Comcast Can Charge You For Bandwidth Overages, Even If They Don’t Know Where It Comes From
(Last Updated On: December 25, 2016)

With Comcast instituting their new terabyte cap for customers, they’ve been on the continued end of criticism for how they gauge and measure the bandwidth that accounts for that terabyte cap. They use a “usage meter” found within the customer profile to give users an idea of how much bandwidth is being consumed by the modem. The main issue, however, is that a lot of people are curious as to exactly how those measurements are made and where that data is coming from or going. After discussing the issue with a few representatives, they claim they don’t know… for security reasons.

Some Comcast customers have been up in arms about the spread of Comcast’s new data caps, something they’ve been steadily pushing across their service regions nationwide, originally starting at 250GB and then increasing it to 300GB and eventually putting in caps at 1TB in additional regions this past fall. If you exceed the 1TB cap it’s $10 for every other 50GB exceeded, and up to $200 total that they will charge in overages. Users can relinquish the cap by paying an extra $50 on top of their current bill.

The reason people have been up in arms is because not only are users now facing new data cap overages, but Comcast’s data usage meter is extremely vague and doesn’t offer any details about the actual bandwidth usage. The only thing you can know for sure is how much upstream and downstream data has come through their network from your modem, but the type of data (media, games, audio, live-streaming) is absent from the manifest. In fact, there is no manifest, just a bar, as pictured below.

If you click on “detailed data usage” you only see the modem listed and no further details.

When reaching out to Comcast to find out exactly how the data is measured and what the sources are for uploading and downloading in order to better understand how Comcast measures data usage, you’ll only get vague answers and deflection. A level 2 service representative from Comcast named Charles explained that Comcast doesn’t actually keep track of the details on bandwidth usage but that it’s handled by a third-party firm, saying…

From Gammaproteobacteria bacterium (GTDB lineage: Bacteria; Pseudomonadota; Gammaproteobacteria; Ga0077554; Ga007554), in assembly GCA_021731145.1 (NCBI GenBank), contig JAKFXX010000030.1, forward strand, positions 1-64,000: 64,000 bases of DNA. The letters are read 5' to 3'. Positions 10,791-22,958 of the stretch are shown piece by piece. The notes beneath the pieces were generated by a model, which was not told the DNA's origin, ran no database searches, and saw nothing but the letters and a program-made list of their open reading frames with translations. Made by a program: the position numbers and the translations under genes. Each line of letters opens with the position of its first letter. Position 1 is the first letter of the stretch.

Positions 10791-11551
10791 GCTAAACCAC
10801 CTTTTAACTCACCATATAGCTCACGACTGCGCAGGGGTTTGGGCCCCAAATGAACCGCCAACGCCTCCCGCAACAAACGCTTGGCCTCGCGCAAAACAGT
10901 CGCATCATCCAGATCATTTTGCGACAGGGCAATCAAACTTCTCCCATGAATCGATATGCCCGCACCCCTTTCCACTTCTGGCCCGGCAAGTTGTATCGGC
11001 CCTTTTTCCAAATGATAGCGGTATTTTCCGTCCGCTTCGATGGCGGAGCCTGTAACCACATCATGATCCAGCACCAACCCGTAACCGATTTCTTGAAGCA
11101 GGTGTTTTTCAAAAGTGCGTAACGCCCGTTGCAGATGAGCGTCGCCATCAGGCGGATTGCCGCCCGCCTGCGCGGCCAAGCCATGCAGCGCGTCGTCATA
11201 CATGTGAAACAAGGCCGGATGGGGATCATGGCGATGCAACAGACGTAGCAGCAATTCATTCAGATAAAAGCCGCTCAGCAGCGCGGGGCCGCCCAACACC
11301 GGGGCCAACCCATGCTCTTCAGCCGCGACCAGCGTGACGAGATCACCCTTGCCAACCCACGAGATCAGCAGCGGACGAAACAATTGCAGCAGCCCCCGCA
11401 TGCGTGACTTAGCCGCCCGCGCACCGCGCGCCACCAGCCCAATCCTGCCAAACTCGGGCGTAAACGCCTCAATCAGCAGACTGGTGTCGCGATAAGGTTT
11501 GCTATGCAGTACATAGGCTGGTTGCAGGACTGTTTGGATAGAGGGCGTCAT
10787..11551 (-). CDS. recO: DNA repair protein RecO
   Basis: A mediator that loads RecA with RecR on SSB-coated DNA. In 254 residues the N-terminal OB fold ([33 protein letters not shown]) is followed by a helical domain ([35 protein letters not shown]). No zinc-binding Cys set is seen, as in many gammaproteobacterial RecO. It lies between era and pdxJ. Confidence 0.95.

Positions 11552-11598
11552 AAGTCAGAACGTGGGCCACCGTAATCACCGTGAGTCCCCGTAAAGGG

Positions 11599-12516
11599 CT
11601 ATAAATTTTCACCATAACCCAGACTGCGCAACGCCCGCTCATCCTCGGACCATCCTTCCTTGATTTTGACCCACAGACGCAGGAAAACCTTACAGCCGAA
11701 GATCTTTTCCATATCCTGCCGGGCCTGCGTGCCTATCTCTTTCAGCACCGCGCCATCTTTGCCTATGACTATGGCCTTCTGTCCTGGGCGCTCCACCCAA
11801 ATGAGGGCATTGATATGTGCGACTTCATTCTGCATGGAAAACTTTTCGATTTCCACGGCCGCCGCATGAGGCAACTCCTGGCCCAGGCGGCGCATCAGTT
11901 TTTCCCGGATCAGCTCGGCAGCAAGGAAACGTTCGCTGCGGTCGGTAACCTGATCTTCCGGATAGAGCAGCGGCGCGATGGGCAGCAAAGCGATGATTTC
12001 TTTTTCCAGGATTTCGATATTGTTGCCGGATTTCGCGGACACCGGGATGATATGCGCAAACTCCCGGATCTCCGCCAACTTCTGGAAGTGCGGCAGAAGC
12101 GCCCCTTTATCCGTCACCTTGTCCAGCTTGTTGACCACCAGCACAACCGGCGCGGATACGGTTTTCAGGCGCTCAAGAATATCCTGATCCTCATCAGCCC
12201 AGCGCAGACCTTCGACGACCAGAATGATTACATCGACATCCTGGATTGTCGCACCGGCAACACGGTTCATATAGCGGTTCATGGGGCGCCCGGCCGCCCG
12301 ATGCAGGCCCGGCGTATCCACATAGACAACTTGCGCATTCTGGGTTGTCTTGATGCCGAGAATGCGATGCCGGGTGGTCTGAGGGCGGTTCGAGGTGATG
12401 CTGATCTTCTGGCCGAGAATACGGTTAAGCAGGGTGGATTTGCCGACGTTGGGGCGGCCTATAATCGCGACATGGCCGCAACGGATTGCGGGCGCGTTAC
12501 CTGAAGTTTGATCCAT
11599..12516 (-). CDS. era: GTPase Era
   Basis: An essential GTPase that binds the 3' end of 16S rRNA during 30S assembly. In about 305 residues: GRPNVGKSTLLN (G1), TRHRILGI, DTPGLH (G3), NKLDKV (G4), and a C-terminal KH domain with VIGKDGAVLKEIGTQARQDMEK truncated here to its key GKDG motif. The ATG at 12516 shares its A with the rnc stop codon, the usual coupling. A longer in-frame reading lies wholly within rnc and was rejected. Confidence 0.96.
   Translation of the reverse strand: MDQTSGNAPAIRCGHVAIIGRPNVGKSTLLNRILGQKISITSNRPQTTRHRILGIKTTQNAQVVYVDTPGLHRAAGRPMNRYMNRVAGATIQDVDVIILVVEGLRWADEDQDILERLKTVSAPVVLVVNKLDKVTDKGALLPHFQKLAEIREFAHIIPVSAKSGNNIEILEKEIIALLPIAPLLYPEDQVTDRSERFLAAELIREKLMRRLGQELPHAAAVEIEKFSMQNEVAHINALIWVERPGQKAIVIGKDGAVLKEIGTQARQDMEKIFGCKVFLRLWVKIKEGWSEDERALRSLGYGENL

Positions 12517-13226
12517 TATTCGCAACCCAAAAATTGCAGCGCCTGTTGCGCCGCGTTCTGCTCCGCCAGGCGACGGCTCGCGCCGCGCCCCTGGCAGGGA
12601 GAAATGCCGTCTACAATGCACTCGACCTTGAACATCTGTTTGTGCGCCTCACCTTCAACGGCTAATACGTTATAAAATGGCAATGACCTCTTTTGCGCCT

“Okay… so with the data, with the usage, and specifically with the way data usage is calculated, it’s calculated [by] both the upload and download, or any usage coming from a particular network.

 

“So we usually speak in reference to what can drive the data in terms of different types of streaming, and downloading and uploading, and things of that nature – and further details you can find on our website at dataplan.xfinity.com – but essentially the way the data usage is captured, it is verified and it is audited and verified by a third-party system. So it is verified to be accurate. But now we don’t look beyond the modem, so we wouldn’t be able to pinpoint for you exactly what device is using the data or what program or software is on your network that’s running up the data in those various ways.

 

“Now as well with that, the data usage or the meter that’s shown [on the website] is not in real time. There is a delay to it. So it’s possible that if you turned off everything that you’re using, it may not have fully calculated all of the usage it had already processed. […] We have seen where there are delays up to a day [or] two days even.”

As explained in the call to the rep, there were caps put on the devices but the data was still being consumed the same as it was before the caps were applied.

Charles mentioned they would look into the matter and call back, but the call didn’t happen, and when reaching out to the tech support again, they didn’t have the ticket number on hand that Charles had claimed to give out.

Nevertheless, in a second conversation with a separate representative from Comcast’s level 2 technical department, it was explained that Comcast can’t provide users with a detailed data log of how bandwidth from a home network is being consumer due to security purposes, with the rep saying…

“[…] for security purposes we don’t [log individual IP data], we only do bulk [data] in-and-out. We don’t get into individual Mac addresses and find out [what Mac address is downloading what]. Everything is all just bulk. And that’s for your security.”

So how exactly are Comcast customers supposed to know exactly how much data they’re consuming if they can’t find out where the majority of their data consumption is going or coming from? According to the service representative, customers should download an app on each of their devices called Glasswire. The app is designed to monitor traffic on your network and show what sort of bandwidth is coming in and going out of your home network.